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[cdn-nucl-l] FW: Oak Ridger returns from Japan with details of radiation tragedy
> From: Michael C. Baker[SMTP:email@example.com]
> Reply To: Ans-pie
> Sent: Tuesday, November 16, 1999 10:24 AM
> To: Multiple recipients of list ans-pie
> Subject: Oak Ridger returns from Japan with details of radiation
> Oak Ridger returns from Japan with details of radiation tragedy," November
> 1999, By Frank Munger News-Sentinel staff writer,
> "Richard Toohey, a health physicist on the staff at the Radiation
> Assistance Center/Training Site in Oak Ridge, was among a group of
> experts invited to Japan recently for briefings and discussions on the
> Sept. 30
> radiation accident at Tokaimura.
> Three workers at the uranium-processing facility received severe radiation
> in the criticality accident, one of the worst in decades, and they remain
> "They could not be getting better medical care anywhere in the world,"
> said, although he indicated the odds are still against one of the men
> Toohey said there is great uncertainty about the dose estimates, and the
> response is focused on treating the biological effects and trying to
> counter the
> ever-present threat of infection as bodily systems fail.
> The nuclear accident occurred when the men poured a nitrate solution with
> enriched uranium (19 percent U-235) from a safely configured container
> into one
> that was not shaped properly to hold the fissile material. Some of the
> regarding the accident are still the subject of investigation.
> A flash of blue light signaled the start of the fissioning process, and
> initial burst of radiation -- gamma rays and neutrons -- reached the three
> at different angles and in different amounts.
> According to Toohey, the worker (identified as Mr. O) standing on the
> floor and
> holding a funnel over the entry port received the highest radiation dose
> somewhere in the range of 1,200 rads. No one has ever survived that kind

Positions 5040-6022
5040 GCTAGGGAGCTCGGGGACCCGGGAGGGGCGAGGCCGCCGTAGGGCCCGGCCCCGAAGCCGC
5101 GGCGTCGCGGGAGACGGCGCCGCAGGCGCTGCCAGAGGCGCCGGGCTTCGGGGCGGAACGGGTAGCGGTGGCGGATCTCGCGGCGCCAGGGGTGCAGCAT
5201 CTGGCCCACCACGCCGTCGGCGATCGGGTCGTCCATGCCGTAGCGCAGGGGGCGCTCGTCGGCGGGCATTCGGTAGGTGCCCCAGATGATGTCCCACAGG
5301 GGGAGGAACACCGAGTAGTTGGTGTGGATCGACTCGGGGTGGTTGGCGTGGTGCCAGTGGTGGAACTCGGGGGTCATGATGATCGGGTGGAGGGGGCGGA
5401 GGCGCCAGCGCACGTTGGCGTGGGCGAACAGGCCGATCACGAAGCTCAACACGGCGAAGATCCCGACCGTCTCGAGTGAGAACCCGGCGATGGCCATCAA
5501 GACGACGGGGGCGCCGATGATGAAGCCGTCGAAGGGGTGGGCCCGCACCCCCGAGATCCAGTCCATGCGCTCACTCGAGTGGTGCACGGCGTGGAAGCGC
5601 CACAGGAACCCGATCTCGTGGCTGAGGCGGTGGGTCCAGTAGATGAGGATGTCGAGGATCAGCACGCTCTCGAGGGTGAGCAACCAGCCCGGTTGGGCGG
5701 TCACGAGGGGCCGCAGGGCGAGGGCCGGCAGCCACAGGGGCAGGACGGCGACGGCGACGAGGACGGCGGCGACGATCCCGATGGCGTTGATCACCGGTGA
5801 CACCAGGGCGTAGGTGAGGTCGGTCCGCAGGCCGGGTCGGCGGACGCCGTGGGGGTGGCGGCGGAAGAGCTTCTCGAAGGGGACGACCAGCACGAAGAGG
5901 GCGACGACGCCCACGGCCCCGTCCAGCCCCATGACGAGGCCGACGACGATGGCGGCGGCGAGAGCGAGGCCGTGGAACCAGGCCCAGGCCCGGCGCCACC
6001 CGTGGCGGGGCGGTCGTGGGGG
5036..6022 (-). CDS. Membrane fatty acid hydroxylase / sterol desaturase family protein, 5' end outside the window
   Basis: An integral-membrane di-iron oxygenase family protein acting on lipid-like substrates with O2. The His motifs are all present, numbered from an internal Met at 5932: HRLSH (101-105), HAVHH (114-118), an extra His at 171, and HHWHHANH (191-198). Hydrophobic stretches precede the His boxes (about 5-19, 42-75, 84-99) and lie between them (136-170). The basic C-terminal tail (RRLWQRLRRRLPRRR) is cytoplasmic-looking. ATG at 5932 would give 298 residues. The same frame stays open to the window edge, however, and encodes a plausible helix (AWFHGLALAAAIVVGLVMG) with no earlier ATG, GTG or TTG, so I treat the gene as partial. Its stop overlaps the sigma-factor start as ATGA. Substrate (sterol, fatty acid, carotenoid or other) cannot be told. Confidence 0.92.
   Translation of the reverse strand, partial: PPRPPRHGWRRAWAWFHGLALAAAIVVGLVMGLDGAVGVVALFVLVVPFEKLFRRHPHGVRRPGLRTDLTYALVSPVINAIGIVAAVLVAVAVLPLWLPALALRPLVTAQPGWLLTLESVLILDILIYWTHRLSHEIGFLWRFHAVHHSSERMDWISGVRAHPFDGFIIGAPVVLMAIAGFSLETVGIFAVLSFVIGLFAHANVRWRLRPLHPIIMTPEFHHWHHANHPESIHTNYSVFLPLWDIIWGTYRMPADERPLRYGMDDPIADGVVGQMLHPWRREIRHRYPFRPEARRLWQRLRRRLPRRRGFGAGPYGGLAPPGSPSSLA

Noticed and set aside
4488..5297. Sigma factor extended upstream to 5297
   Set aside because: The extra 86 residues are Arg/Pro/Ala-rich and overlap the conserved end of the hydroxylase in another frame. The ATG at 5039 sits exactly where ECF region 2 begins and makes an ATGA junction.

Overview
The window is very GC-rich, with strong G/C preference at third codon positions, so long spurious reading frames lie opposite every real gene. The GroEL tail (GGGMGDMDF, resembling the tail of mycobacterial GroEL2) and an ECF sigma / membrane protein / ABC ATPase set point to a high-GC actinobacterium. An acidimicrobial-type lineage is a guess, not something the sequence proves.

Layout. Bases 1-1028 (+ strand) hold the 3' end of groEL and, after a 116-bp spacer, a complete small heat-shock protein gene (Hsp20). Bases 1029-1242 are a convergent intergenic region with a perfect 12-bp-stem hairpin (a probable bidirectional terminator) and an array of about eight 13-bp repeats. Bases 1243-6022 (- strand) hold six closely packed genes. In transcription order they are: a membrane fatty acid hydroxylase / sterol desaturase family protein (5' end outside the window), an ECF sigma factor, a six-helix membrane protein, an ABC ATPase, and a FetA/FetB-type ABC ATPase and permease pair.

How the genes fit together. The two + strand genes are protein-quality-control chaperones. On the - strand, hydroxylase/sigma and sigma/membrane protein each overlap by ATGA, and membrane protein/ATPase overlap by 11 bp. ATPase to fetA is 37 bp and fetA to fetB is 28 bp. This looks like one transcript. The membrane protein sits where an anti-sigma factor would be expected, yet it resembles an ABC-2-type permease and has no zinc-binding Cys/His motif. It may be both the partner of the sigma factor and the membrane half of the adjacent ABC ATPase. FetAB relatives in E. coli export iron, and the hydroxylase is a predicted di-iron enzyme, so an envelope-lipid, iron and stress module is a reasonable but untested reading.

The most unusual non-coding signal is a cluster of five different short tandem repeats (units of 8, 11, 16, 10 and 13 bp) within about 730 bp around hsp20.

> His co-worker (Mr. S) was on a platform, leaning over the vessel and
> pouring the
> solution through the funnel. He received an estimated dose of 800 to 900
> often a fatal dose as well.
> The third employee (Mr. Y) was in an office about 5 meters away, and his
> was about 300 rads, maybe less.
> All three of the men saw the blue flash, although Mr. Y saw it indirectly
> as a
> reflection in a glass wall.
> Mr. O and Mr. S left the room after seeing the flash and hearing the alarm
> activated by gamma rays. Mr. Y reported the accident by telephone, and
> then he,
> too, ran for safety.
> Toohey said there was no explosion, although there was some release of
> fission products (including krypton and xenon) in the room. And he said
> remains hot because of the fission products left in the container,
> radioactive cesium that's emitting gamma radiation.
> Mr. O lost consciousness almost immediately, which apparently delayed the
> departure of the ambulance from the scene as attendants tried to revive
> The radiation victim now faces a whole host of medical problems, ranging
> kidney failure to huge blisters from the radiation burns.
> His bone marrow was virtually destroyed, and he received a transfusion of
> cells from his sister's blood. He subsequently showed some recovery in
> aspect, but Toohey said Mr. O's long-term survival is very unlikely.
> "If he does, he'll set a new record" for surviving the highest radiation
> Toohey said.
> Mr. S "has a shot" at survival, according to Toohey.
> He received a fetal cord blood transport, which involves cells from a
> that have not yet been imprinted for immunological response.
> These cells reportedly are effective in helping rebuild the bone marrow
> they do not attack the tissues as some foreign cells would.
> Mr. S's blood cell count has shown substantial improvements since the
> transplant, Toohey said.
> Mr. O and Mr. S are in "reverse isolation" at the Japanese hospitals to
> them from coming into contact with potential carriers of infections.
> The third employee, Mr. Y, initially showed a drop in his blood count but
> since recovered well.
> "He's fine," Toohey said.
> About 70 other workers at the Tokaimura nuclear facility received
> doses from the accident. The highest dose in that group was about 10 rems,
> Toohey said doctors would not expect any near-term health effects from
> exposures, although it could increase their lifetime risk of developing
> There was some exposure to residents in the area, but the levels probably
> inconsequential from a health standpoint, Toohey said.
> Blood tests of 1,800 nearby residents in the first week after the accident
> not show any substantial change in blood counts, but Toohey said accident
> specialists recommended a second test after a month. The effects from low
> would most often be seen about 30 days after exposure, he said.
> "The lower the dose, the longer it takes to see the response," Toohey
> There was a bit of unusual proof that neutrons -- which will penetrate
> anything -- reached the residential neighborhoods around the nuclear
> A gold necklace in a house 200 meters away became radioactive because of a
> reaction in which a neutron was captured by the stable material, creating
> small amount of the radioisotope, Au-198.
> "It was very slightly radioactive but not a concern," Toohey said."